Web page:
Larkin Armstrong spends most of her time in the resource room at Barkstall Elementary, Amy Armstrong said, so her individualized educational plan includes "reverse inclusion," which has students without special needs visiting Larkin in that room. It also includes goals for what Larkin can do with a classmate's help.
As a result, Armstrong said, other students recognize Larkin around town.
That's what inclusion — which puts students with special needs into general education classrooms with extra supports or assistance — is intended to do, Armstrong said. Students who interact with her daughter learn empathy, while Larkin learns to model them and a friendship can be formed.
Armstrong said she fears the state's proposed changes will send special education students back to self-contained, non-inclusive classrooms.
"Every parent and person in Illinois should be concerned," she said.
Armstrong said she's not concerned that this would affect special education in Champaign schools, but is worried about what it would mean for students in smaller school districts, where she said parents may already struggle to make sure their kids' needs are met.
Armstrong is concerned that a class full of students with Individualized Education Plans can be taught by a general-education teacher, eliminating a need for a special ed teacher.
"They will start cutting teachers who are there specifically to help these kids," Armstrong said, which will demand more from teachers who aren't necessarily qualified to support special education students.
Debbie Einhorn, the executive director of Family Matters Parent Training and Information Center, echoed Armstrong's concerns.
Einhorn said if the changes happen, she's concerned that children around the state will have less access to general-education curriculums, and won't be taught alongside their peers without disabilities.
"You could potentially have a classroom with ... 100 percent of students with (special needs) taught by a well-qualified, general-education teacher," Einhorn said. "The instruction might be very good, but students might not be exposed to their general-education peers."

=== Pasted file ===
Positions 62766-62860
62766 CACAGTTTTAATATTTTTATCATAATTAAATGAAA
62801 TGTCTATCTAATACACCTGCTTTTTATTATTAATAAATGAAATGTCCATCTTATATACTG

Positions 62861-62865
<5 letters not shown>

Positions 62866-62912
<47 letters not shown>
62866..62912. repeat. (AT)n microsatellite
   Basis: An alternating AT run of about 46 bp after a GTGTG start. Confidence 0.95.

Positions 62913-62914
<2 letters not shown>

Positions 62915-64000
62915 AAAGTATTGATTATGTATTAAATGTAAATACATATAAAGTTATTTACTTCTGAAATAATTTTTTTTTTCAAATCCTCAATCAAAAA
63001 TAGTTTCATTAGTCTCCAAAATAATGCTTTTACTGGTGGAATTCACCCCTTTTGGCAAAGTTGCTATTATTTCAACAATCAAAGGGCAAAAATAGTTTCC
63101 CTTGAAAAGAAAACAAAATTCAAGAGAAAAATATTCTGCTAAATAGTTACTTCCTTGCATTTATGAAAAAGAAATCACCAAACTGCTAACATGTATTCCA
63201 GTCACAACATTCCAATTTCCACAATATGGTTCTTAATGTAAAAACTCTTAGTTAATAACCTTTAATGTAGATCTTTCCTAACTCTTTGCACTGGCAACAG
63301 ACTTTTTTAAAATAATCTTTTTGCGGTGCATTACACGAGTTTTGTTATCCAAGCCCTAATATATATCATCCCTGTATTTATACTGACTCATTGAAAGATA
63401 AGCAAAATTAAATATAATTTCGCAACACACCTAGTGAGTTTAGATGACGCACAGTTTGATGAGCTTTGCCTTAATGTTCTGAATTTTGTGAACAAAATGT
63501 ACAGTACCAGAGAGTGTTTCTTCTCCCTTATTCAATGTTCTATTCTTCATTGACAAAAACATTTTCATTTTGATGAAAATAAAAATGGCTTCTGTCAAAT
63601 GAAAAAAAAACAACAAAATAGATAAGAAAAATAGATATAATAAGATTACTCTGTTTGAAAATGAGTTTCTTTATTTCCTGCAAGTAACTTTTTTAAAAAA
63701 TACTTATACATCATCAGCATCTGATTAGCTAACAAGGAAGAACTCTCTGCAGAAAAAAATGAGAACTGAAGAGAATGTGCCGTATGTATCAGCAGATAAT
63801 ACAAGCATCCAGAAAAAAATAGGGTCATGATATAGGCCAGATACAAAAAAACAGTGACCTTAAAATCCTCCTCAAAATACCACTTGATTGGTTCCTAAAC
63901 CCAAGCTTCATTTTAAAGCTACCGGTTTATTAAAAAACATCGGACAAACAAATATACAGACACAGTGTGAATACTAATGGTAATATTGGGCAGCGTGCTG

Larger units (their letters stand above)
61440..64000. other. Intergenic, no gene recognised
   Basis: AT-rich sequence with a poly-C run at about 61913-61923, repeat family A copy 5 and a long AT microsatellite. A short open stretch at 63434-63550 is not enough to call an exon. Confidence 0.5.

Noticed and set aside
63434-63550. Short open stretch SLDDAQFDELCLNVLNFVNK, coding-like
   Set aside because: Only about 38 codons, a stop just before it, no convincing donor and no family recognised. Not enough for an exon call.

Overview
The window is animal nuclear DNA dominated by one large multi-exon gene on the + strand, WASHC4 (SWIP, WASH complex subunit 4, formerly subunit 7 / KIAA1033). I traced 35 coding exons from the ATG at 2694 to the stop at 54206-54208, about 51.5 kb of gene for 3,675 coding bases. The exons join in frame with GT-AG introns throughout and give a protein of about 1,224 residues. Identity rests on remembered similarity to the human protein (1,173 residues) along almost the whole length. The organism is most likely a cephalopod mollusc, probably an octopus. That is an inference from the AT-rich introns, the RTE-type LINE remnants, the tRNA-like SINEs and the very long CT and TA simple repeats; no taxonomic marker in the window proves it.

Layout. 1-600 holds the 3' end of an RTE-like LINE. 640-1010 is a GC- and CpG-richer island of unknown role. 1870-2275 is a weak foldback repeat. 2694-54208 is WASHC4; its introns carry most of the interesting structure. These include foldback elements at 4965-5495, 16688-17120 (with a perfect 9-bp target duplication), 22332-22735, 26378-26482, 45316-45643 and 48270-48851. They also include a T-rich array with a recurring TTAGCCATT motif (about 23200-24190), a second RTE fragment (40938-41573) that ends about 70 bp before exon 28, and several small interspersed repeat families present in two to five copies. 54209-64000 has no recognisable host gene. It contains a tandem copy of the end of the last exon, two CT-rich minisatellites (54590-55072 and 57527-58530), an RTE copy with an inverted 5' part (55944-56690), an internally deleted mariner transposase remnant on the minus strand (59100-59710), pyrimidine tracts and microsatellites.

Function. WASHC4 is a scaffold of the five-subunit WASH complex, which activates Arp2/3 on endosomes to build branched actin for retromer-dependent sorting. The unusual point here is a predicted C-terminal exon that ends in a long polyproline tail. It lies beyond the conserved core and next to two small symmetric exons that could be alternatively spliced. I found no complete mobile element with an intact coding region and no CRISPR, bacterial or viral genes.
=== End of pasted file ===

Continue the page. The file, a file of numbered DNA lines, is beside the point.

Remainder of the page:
Family Matters is funded by the U.S. Department of Education under the Office of Special Education Programs. It serves 94 Illinois counties, which include the whole state except the Chicago area.
Einhorn said she'd be open to the state changing the definition of a general-ed classroom to include either a 60-40 or 50-50 ratio of students without disabilities to students with disabilities.
"I don't think the number is so important as just making sure that students with (individualized educational plans) are included with students who don't have (such plans)," Einhorn said.
As for ending the limits on self-contained special ed class sizes, Einhorn said she's also concerned.
She said she's hearing about school districts cutting teachers and aides and increasing class sizes as they face financial hardships.
"Historically, special education is the first thing to be impacted by those types of things," Einhorn said. "It's difficult to imagine children (with special needs) would be able to have their needs met in a large classroom, especially if they're lacking in classroom aides."
Todd Taylor, Urbana's assistant superintendent for special services, said he knows the possible changes have some people nervous, but Urbana can't make drastic cuts to its special education program because of an agreement it has with the federal government.